Chinese crypto traders are reportedly continuing to trade in the market, despite regulatory scrutiny, by using over-the-counter (OTC) platforms.
Crypto traders using OTC platforms in China are circumventing crackdown efforts by authorities, according to a Bloomberg report published on May 31. The report notes that these traders have been doing this since China began imposing tighter restrictions in the market around 2017.
China is a hotbed of cryptocurrency activity, in both trading and mining. The government has been regulating the market alongside working on the release of a Central Bank Digital Currency (CBDC), which is far along in its release cycle.
Using OTC platforms and decentralized platforms makes it difficult for transactions to be traced, which has been a pain point for regulators the world over. These investors told Bloomberg that “they don’t care” and are looking to continue investing in crypto for the long term.
The fact that Chinese traders are continuing to participate is demonstrably true, as it is well known that China is a major part of the market. The country recently ordered financial institutions and payment platforms not to provide services that had anything to do with cryptocurrencies.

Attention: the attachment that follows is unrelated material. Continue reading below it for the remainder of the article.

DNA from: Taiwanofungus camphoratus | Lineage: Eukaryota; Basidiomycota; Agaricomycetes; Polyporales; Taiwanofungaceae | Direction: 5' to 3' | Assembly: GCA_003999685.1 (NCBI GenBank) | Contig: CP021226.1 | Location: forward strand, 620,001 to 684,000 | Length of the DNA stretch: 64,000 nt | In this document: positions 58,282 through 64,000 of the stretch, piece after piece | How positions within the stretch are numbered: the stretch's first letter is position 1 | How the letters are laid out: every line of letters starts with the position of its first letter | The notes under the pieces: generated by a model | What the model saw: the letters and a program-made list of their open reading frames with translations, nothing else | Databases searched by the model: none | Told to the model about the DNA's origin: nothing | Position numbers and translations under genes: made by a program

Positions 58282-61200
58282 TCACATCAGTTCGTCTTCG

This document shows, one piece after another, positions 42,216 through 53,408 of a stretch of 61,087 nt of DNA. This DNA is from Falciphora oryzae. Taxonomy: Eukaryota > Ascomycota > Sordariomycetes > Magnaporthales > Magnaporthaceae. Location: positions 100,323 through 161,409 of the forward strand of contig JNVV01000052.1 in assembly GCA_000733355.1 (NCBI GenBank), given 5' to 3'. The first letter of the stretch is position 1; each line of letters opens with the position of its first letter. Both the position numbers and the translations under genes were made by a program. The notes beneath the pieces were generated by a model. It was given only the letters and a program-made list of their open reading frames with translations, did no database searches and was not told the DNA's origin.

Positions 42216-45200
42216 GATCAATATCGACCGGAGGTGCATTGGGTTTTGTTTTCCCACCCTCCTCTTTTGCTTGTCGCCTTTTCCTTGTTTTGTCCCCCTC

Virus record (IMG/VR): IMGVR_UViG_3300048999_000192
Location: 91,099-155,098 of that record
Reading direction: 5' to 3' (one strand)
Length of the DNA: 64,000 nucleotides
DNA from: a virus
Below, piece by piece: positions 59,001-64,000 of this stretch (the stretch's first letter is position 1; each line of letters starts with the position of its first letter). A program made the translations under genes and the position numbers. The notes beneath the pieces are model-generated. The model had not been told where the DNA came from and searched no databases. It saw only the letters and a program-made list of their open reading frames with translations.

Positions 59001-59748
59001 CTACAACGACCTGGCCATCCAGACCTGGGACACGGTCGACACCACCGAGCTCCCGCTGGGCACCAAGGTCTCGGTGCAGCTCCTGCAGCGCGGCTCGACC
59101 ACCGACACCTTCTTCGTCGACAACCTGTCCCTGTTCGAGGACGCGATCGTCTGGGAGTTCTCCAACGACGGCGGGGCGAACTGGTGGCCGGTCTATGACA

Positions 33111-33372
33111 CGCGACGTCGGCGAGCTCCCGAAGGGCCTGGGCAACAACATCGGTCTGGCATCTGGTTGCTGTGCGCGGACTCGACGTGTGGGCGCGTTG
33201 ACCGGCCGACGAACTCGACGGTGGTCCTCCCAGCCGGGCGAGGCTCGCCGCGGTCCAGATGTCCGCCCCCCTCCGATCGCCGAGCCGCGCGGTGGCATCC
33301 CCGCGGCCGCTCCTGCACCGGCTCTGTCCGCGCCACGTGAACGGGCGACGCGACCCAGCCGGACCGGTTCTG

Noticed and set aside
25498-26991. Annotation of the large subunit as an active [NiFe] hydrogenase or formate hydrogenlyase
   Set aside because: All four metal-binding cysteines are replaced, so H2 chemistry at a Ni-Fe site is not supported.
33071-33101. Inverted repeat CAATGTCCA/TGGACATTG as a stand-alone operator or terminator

But this ban is hard to enforce in practice, as the decentralized nature of cryptocurrencies makes it difficult to trace transactions and hold any one individual accountable. Decentralized exchanges (DEX) have been growing tremendously in usage in the past year, and are being used globally. The ban does not extend to the holding of cryptocurrencies, however.
Traders use OTC platforms in conjunction with separate fiat-based payments platforms to conduct their untraceable transactions. The government has tried another tactic, which is to warn investors of the risks associated with investment in cryptocurrencies, namely volatility and the lack of investor protection.
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The Chinese government’s crackdown has led to Huobi stopping mining services in the country, in addition to cutting futures and leverage-based investment vehicles in some countries. Huobi was planning to expand to Hong Kong as this development broke.
According to Bloomberg’s sources, authorities are looking into transactions that may have been related to money laundering and terrorism financing. It also says that investors have been targeted by the police, being asked to sell holdings and delete related apps.
Interestingly, China has also said that bitcoin is an “investment alternative,” making it difficult to truly gauge where authorities stand. Billionaire Venture Capitalist Peter Thiel has said that the country is using Bitcoin as a “financial weapon.”